Acadia Healthcare has hinted it will take a fresh approach to its UK business, Priory Group, after ousting CEO and chairman Joey Jacobs.
Jacobs, who joined the company in 2011 after selling Psychiatric Solutions Inc, was removed by Acadia’s Board over the weekend and replaced with Debbie Osteen, former president of the Behavioral Health Division of Universal Health Services (UHS), which owns Cygnet Health Care in the UK. Reeve B Waud, who leads Acadia’s Board, has been elected chairman.
The news comes just weeks after reports that a potential take-over bid by private equity firm KKR had collapsed.
Osteen stepped down from her role at UHS on 6 December. She had headed up the group’s Behavioral Health Division since 1999 and is credited with building it into the largest psychiatric provider in the US, taking it from 23 to over 300 facilities during her 20-year tenure.
Waud said it was the right time for a change of leadership as Acadia looked to accelerate momentum and drive value creation.
‘[Osteen’s] experience leading UHS’ Behavioral Health Division over nearly two decades where she was responsible for its growth and operational success across both the US and the UK makes her a perfect fit for Acadia,’ he said. ‘The Board is confident [she] will help Acadia build on its position as a premier pure-play behavioral health services provider and we look forward to her taking the company to the next level.’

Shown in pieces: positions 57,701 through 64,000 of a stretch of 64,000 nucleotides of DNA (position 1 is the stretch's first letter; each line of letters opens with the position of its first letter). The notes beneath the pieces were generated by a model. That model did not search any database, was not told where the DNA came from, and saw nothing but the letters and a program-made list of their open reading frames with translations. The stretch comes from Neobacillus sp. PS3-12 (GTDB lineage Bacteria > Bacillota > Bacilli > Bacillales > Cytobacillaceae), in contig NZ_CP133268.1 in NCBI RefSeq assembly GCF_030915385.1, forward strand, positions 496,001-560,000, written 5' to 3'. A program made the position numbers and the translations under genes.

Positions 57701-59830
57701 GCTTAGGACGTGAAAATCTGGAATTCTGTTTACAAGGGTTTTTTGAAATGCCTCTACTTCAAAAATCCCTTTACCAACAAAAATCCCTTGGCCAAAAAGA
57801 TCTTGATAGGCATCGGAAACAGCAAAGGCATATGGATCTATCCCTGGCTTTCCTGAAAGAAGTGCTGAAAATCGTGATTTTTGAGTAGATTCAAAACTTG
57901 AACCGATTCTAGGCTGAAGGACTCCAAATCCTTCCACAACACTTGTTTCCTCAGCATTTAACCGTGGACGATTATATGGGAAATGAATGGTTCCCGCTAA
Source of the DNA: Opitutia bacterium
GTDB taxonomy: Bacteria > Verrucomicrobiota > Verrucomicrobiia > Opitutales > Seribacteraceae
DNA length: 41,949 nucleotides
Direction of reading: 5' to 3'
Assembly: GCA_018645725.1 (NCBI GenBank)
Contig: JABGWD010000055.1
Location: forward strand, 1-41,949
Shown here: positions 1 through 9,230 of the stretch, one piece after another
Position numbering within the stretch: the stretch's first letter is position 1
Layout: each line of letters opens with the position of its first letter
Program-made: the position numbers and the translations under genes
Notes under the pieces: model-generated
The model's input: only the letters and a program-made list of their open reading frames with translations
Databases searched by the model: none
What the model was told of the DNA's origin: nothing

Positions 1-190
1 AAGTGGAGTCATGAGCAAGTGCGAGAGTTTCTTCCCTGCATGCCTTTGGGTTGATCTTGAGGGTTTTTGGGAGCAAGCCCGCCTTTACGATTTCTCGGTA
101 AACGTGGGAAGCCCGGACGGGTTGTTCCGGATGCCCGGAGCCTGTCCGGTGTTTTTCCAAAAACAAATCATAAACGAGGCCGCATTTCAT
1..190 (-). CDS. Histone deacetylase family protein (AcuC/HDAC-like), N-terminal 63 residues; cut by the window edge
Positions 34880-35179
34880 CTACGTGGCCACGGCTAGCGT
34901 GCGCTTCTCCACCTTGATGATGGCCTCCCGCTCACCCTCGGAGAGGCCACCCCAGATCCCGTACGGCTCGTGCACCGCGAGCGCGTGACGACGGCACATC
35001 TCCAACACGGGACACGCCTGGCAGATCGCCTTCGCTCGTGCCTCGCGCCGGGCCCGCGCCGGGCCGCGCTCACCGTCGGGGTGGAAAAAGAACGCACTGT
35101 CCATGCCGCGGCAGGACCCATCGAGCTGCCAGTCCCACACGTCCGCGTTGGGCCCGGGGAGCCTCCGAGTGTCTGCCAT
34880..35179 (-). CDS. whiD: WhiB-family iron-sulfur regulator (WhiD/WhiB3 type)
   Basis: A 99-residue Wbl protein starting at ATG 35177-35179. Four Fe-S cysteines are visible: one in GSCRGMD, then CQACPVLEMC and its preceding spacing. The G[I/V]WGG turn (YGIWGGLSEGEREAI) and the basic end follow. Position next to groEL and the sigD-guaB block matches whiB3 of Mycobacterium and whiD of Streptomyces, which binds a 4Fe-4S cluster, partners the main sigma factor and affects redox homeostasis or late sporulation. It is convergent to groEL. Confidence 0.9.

Acadia has not detailed its plans for the UK business, but in a statement, Osteen said: ‘Acadia has a strong platform and an ambitious plan to continue adding beds and expanding its geographical footprint, while taking a new approach to the recently acquired UK business. I look forward to working with Acadia’s talented employees to take the company forward to another level.’
Acadia entered the UK market in 2014 after buying Partnerships in Care for £394m. It expanded its UK footprint with the acquisition of Priory Group for £1.5bn in 2016. But the journey has not been a smooth one. Unlike competitor UHS, the company did not manage to fend off intervention by the Competition and Markets Authority and was forced to divest 22 facilities in 2016.
On top of that, high agency staff costs and lower than anticipated bed occupancy have continued to erode Priory’s margins, putting a drag on Acadia’s earnings and prompting it to revise its guidance in Q2. Although Acadia has maintained it remains committed to the UK market, it said in November that it was looking to close or sell an unspecified number of underperforming Priory sites.